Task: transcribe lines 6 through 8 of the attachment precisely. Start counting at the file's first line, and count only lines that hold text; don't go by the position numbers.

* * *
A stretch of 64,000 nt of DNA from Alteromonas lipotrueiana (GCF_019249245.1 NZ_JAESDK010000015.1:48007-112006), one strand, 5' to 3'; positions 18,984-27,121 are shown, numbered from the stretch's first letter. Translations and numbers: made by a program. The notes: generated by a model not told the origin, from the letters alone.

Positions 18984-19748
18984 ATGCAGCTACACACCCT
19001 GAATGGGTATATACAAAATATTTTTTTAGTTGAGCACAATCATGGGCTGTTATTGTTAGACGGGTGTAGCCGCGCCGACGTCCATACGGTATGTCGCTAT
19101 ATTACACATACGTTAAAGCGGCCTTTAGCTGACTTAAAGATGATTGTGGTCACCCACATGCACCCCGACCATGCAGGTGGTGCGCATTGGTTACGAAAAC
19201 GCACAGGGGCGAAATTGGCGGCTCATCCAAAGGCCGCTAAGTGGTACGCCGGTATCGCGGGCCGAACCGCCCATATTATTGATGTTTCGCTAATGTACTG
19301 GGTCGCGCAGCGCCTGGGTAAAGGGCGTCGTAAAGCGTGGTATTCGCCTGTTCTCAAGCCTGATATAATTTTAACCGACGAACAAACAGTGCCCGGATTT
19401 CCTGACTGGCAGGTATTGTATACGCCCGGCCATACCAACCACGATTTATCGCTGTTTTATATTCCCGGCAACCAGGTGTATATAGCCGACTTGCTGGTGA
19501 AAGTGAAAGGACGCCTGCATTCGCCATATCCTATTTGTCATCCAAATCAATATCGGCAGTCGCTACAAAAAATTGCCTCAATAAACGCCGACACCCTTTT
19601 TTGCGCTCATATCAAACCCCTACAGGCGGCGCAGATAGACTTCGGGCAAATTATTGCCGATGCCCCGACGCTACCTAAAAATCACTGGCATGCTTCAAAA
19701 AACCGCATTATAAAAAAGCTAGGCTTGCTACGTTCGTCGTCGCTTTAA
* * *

19201 GCACAGGGGCGAAATTGGCGGCTCATCCAAAGGCCGCTAAGTGGTACGCCGGTATCGCGGGCCGAACCGCCCATATTATTGATGTTTCGCTAATGTACTG
19301 GGTCGCGCAGCGCCTGGGTAAAGGGCGTCGTAAAGCGTGGTATTCGCCTGTTCTCAAGCCTGATATAATTTTAACCGACGAACAAACAGTGCCCGGATTT
19401 CCTGACTGGCAGGTATTGTATACGCCCGGCCATACCAACCACGATTTATCGCTGTTTTATATTCCCGGCAACCAGGTGTATATAGCCGACTTGCTGGTGA